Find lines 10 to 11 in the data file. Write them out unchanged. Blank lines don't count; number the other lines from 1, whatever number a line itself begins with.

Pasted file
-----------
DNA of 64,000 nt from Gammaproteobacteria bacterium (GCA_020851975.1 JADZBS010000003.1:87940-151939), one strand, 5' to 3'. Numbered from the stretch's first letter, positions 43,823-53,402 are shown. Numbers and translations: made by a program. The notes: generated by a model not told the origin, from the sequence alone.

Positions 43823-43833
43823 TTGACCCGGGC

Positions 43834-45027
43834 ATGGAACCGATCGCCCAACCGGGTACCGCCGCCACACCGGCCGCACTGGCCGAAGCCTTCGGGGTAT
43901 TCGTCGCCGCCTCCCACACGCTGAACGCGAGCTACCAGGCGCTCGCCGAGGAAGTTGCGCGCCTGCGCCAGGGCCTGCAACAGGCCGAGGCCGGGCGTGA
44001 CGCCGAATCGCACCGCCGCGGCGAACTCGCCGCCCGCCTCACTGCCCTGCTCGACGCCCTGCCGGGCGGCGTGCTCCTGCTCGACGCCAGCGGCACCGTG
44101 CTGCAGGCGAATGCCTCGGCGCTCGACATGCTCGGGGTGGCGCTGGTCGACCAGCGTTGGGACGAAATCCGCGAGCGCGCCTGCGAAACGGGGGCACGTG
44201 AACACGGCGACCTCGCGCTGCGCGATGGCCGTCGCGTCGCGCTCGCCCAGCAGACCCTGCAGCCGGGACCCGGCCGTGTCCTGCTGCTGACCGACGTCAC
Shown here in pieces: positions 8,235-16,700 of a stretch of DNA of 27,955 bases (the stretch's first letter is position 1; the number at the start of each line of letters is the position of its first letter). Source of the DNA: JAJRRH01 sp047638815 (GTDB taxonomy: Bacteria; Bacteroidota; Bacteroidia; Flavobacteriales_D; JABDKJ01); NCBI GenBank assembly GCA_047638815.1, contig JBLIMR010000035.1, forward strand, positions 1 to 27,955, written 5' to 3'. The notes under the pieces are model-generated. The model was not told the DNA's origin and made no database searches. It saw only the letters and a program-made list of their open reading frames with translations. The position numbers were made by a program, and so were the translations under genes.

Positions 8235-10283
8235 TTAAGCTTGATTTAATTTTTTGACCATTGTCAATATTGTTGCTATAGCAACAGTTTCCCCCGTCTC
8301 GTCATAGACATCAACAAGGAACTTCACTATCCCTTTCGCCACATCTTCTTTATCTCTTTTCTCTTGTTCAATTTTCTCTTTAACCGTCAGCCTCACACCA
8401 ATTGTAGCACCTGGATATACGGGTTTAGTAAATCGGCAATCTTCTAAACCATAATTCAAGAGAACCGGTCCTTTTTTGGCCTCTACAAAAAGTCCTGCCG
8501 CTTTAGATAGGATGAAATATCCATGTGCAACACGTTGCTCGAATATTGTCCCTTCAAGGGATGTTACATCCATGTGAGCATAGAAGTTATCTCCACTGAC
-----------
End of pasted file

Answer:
Shown here in pieces: positions 8,235-16,700 of a stretch of DNA of 27,955 bases (the stretch's first letter is position 1; the number at the start of each line of letters is the position of its first letter). Source of the DNA: JAJRRH01 sp047638815 (GTDB taxonomy: Bacteria; Bacteroidota; Bacteroidia; Flavobacteriales_D; JABDKJ01); NCBI GenBank assembly GCA_047638815.1, contig JBLIMR010000035.1, forward strand, positions 1 to 27,955, written 5' to 3'. The notes under the pieces are model-generated. The model was not told the DNA's origin and made no database searches. It saw only the letters and a program-made list of their open reading frames with translations. The position numbers were made by a program, and so were the translations under genes.

Positions 8235-10283